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An evening for art and culture lovers

india Updated: Nov 02, 2006 16:54 IST

IT WAS a treat for the art and culture lovers of Bhopal. The mellifluous sound rendered by flutist Ronu Mazumdar and the flexible gyrations of Kathak dancer Shaswati Sen combined together to a dish out an exhilarating cultural evening at Ravindra Bhavan on Wednesday.

The more than three-hour cultural programme was a part of the ongoing golden jubilee celebrations of the State’s formation. Mazumdar kick-started the event with Raag Vihag — Alap, Jod and Jhala. He rendered his first composition in Dhamar which was in 14 beats.

This was very traditional and the rapid oscillations from slow to fast, from nadir to the zenith were prolifically tuned with the tabla beats. He even sang a Bandish  ‘Tu Hi Parmanand Govind, Nihar Kar Sat Chit Ananda’ in between even as the musical vibrations continued to cast a magic on the crowd. Mazumdar’s holding on to his breath showed his tremendous lung
power and  garnered thundering applauses.

This was followed by Teen Tal with 16 beats, which was more contemporary and rhythmic than its predecessor. The auditorium reverberated with the beautiful harmony of flute and the breezy beats of the tabla.

The young tabla player Himanshu Mahant kept pace with the acumen of Mazumdar. The long musical stretches, swift and curvaceous tones plus a non-verbal musical communication between the tabla and the flute – all combined to deliver a beautiful composition. In the end Mazumdar played the Pahadi Dhun in Taal Dadra and six beats which was taken from his album Song of Nature.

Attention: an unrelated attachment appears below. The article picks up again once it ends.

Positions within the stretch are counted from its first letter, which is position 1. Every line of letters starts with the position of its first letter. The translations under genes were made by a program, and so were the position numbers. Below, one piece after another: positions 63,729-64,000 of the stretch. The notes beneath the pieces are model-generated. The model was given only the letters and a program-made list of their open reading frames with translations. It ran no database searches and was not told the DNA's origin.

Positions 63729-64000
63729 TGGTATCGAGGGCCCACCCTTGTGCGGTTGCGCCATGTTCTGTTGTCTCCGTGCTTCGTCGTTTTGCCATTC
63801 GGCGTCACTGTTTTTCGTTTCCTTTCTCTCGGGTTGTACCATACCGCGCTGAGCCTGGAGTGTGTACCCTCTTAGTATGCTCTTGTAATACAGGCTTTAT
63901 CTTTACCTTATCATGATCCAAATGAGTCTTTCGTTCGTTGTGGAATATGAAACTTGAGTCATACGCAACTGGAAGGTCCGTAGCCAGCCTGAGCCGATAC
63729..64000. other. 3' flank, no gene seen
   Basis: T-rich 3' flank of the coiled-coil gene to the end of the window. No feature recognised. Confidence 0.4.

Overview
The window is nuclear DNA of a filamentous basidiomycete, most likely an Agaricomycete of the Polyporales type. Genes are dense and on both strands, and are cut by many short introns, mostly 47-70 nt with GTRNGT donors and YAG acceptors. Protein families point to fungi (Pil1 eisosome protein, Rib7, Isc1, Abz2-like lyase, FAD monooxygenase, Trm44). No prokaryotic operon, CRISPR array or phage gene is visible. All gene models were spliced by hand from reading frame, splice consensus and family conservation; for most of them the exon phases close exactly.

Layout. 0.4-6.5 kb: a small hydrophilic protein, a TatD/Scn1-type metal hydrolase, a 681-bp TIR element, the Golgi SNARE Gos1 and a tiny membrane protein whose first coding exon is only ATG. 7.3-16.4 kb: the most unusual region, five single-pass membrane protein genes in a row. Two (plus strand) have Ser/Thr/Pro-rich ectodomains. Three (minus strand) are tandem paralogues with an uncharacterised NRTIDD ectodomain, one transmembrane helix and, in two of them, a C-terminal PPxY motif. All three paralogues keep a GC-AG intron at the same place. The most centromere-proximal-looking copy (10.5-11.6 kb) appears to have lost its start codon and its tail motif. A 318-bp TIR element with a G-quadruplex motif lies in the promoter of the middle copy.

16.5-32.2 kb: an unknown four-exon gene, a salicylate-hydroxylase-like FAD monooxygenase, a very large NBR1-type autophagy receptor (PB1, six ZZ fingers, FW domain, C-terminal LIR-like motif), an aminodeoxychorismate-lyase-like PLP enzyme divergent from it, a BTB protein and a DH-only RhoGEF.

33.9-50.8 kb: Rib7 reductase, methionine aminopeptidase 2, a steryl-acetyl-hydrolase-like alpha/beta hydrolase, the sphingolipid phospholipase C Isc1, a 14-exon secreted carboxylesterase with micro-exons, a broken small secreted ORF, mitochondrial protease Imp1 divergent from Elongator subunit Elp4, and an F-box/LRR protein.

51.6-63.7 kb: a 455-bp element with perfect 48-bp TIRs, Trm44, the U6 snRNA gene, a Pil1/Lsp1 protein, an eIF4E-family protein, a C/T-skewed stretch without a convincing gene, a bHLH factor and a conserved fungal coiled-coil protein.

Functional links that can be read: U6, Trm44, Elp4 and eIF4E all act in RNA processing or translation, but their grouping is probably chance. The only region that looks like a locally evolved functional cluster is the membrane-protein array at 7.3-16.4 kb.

This folk tune made a beautiful attempt to reflect the sound that echoes in a valley, the serenity and the virgin beauty of the hills.

After the his recital, the audience was given another treat by eminent Kathak dancer  Shaswati Sen and her eight troupe members.

Shaswati and her group performed a ‘Kathak Yatra’ showcasing the multihued and multidimensional nature of Kathak besides the journey of Kathak from the boundaries of a temple to the contemporary modern age. The nearly one and a half hour dance journey transgressed through festivals like Holi, Zamindari period and Mughal period before finally reaching its current destination.

Shaswati’s facial expressions swinging from different moods — happiness, sorrow, surprise, anxiety, the elegant gestures, several  andazes and the flexible rotations all combined together to give a very colourful end to the cultural evening.

The musical accompaniments were Ambika Mishra (tabla), Pratip Banerjee (vocal), Ghulam Waris (Sarangi), Romi Mukherjee (vocal), Yogesh (sitar) and Vivek (flute).

Folk artistes  from Bihar, West Bengal, Mizoram, Manipur, Assam, Maharashtra, Madhya Pradesh and Gujarat will show their folk dance on Thursday at the Motilal Nehru Stadium.